Posts for June 2009

Dispatches from No Soul For Sale


No Soul For Sale closed yesterday, ending a mad week of performances, exhibitions, lectures, and more. See below for the last of our mini-reports from the festival.

Light Industry
Light Industry put together a packed program this past week, and I would expect no less from this smart and savvy Brooklyn-based cinematheque.

Image: Daily program listing in the Light Industry space

Image: "A Combination of Works" by Oliver Laric and Wojciech Kosma


Images: People playing Mark Essen's new game "The Thrill of Combat" during opening night and a screenshot of "The Thrill of Combat"

Latitudes, a curatorial office in Barcelona run by Max Andrews and Mariana Cánepa, reconstructed the interior of a Burger King restaurant in their space. The plastic booths ended up as an impromptu rest area for visitors, who could sit and chat or read through the publications and posters documenting Latitudes previous projects.



Images: Shots of the faux Burger King built by Latitudes

K48 is a fun and chaotic local fanzine that has showcased many emerging artists and musicians over the past few years. For their project, they built the below inflatable room out of stitched together trash bags. Once inside, there was a sound installation and strobe light.


Images: Outside and Inside shot of K48's inflatable room

Participant, Inc.
Lower East Side non-profit arts space Participant, Inc. showed two films by Luther Price on television monitors in their space.

Image: Film by Luther Price

Filipa Oliveira + Miguel Amado
This Lisbon-based curatorial team put together the group exhibition, "If you don't know what the South is it's simply because you are from the North", named after the piece below by Runo Lagomarsino. The show proposed to "respond, comment, and speculate on globalization, displacement and identity on the current international art scene ...


Sixteen Candles (2007) - Aaron Miller and Nick Bruscia


Sixteen Candles is an experiment in physical computing. As a candle is burning, it is being captured and processed live by a computer. The computer copies the live image onto a 4x4 grid and projects it onto 16 mirrors. The mirrors, rapidly tilted up and down by custom solenoid apparatuses, throw the images of the candle across the room.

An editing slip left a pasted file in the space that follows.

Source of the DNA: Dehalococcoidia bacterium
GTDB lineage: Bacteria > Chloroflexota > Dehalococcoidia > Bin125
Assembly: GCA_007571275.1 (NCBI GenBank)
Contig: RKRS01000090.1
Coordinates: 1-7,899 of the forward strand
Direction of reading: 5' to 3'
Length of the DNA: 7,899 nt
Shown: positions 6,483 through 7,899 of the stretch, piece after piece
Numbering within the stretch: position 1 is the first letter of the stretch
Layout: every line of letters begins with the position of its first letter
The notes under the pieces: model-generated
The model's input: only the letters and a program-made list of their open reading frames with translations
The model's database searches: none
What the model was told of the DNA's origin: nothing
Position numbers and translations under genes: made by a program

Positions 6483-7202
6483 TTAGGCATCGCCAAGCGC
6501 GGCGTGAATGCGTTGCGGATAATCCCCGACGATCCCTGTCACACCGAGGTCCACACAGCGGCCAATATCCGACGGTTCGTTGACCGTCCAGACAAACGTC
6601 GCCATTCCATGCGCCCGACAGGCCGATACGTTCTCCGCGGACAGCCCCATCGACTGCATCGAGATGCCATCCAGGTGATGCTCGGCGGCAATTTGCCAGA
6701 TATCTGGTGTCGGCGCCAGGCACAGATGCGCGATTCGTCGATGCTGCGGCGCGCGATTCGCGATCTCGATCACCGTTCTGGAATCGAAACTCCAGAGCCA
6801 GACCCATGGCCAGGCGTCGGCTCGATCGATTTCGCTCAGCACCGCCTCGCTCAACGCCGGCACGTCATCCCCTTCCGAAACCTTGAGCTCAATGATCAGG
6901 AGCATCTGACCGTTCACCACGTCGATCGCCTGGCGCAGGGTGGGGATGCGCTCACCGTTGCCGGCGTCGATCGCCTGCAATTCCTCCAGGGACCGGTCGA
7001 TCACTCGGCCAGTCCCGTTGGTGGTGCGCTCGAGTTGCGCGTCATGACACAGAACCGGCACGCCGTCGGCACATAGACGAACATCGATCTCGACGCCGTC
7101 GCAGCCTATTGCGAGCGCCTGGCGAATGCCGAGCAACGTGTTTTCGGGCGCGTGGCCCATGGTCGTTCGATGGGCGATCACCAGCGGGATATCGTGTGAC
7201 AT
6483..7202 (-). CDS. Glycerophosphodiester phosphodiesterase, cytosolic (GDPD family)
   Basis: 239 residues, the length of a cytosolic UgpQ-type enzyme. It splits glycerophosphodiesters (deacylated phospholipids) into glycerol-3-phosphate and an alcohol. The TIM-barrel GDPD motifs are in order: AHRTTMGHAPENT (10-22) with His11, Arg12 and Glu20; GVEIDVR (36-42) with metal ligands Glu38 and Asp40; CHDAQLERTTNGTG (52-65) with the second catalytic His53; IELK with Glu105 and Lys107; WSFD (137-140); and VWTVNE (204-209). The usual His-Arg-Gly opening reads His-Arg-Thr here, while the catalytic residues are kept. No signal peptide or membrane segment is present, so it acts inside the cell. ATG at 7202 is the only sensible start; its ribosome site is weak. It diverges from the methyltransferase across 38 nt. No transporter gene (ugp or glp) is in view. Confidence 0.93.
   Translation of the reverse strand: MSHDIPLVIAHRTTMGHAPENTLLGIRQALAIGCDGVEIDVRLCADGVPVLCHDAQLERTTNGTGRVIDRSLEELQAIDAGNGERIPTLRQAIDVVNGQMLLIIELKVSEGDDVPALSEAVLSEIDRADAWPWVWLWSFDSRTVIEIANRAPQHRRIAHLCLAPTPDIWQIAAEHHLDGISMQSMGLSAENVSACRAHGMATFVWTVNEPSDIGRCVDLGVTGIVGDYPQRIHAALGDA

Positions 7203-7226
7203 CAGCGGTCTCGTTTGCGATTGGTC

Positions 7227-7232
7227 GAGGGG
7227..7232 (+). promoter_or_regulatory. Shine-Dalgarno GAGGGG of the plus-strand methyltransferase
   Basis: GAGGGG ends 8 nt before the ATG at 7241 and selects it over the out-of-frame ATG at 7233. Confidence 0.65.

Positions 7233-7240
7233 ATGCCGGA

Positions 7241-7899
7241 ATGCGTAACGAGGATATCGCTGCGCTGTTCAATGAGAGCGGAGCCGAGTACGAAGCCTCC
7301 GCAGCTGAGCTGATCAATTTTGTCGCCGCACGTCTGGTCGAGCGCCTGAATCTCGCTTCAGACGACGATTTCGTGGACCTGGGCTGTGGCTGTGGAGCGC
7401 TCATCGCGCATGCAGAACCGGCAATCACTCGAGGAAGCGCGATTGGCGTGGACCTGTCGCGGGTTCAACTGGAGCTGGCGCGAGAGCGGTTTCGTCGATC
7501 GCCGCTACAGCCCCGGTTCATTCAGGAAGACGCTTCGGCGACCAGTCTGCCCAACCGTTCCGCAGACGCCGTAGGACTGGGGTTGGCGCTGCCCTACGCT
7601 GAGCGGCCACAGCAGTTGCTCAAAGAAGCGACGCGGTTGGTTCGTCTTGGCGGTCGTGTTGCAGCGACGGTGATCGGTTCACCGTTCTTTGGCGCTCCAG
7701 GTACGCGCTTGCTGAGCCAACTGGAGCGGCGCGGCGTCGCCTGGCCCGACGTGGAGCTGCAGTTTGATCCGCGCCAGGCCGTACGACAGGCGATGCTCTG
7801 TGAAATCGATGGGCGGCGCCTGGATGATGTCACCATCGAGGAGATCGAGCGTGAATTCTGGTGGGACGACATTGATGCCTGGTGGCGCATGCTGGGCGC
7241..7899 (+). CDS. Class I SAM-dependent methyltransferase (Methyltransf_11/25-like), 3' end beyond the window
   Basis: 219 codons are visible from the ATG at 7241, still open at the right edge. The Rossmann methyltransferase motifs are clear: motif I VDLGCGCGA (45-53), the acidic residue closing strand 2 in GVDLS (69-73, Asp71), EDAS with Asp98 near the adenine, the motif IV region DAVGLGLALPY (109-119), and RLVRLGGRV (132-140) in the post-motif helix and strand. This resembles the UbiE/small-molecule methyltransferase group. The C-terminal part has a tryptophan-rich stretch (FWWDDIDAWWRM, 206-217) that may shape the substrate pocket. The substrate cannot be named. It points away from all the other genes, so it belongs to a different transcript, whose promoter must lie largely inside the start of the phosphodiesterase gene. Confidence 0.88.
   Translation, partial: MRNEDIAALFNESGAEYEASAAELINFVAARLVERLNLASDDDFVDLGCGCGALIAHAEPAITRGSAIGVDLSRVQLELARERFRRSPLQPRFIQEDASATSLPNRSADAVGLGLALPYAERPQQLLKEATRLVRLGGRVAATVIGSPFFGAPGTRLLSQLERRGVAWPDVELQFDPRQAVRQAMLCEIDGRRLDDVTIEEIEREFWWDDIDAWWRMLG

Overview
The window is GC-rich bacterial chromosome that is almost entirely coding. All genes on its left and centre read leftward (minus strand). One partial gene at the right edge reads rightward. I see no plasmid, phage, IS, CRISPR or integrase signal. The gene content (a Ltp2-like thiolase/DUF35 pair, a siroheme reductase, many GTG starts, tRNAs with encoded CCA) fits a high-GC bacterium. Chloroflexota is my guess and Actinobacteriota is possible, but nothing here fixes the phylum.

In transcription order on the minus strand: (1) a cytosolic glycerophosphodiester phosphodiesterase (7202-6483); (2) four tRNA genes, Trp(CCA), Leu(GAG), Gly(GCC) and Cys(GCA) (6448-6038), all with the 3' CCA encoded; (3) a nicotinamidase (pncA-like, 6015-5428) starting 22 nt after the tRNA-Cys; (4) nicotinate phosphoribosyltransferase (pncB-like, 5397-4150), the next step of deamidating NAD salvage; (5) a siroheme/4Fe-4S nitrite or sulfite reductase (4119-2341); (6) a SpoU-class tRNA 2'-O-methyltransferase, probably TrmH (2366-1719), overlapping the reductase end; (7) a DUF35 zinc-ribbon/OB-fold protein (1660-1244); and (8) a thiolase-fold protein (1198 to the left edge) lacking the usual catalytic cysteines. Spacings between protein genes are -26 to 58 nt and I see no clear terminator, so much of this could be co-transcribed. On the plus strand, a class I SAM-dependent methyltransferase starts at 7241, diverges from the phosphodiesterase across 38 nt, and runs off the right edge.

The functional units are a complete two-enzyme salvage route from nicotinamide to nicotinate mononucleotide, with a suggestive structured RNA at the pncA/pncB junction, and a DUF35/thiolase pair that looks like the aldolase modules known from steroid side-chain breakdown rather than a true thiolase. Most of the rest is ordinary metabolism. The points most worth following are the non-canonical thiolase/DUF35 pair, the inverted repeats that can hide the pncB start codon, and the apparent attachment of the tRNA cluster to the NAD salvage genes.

The Museum's Profile


Image: The Brooklyn Museum's iPhone Application

As another major American art museum joins the Twitter-verse this past month (@Guggenheim), it begs the question: how can institutions and the public they serve better benefit from participation in Web2.0? Currently, many museums utilize the major social networking sites in the same manner they use their websites—to promote current and upcoming exhibits, special events, display works, and post the rare job opportunity. And while we can all benefit from multiple reminders, it's beginning to feel as if these institutions are not truly adapting to the opportunities opened up by social networking. The goal is to use these sites as they were intended, as a tool for conversation and relationship building between individuals, and not as an avenue for a one-way transmission of information.

The fear, of course, is that once museums begin actively participating in Web2.0 environments, they will have to give up some control over both content and message. As museum professionals Nina Simon and Gail Durbin both point out, in a world where all knowledge is at one's fingertips, visitors expect to be able to respond to their experience, therefore museums should develop platforms that allow for a diversity of voices. One New York institution in particular, The Brooklyn Museum, has successfully adopted Web2.0 endeavors, with two blogs on the website documenting installation and artist processes, an iPhone application to view and search the museum's collection, and 1stfans, a $20 museum membership with exclusively social network-based content and features, such as the Twitter Art Feed (@1stfans), which allows followers to pick a different artist to create work for the feed each month. Another example of an organization which has expanded its 2.0 reach is the Victoria and Albert Museum, which uses its ...


No Static - Bottin (2009)


Music video, edited by Iris Lateral, using all appropriated footage from Lucio Fulci's Warriors of the Year 2072.


Mea Culpa (1981) - Brian Eno and David Byrne


Video assembled by Bruce Conner


Zebra Standards 29 - R. Stevie Moore (1978/2006)


Video assembled in 2006 by Nuno Monteiro using footage from George Romero's "There's Always Vanilla"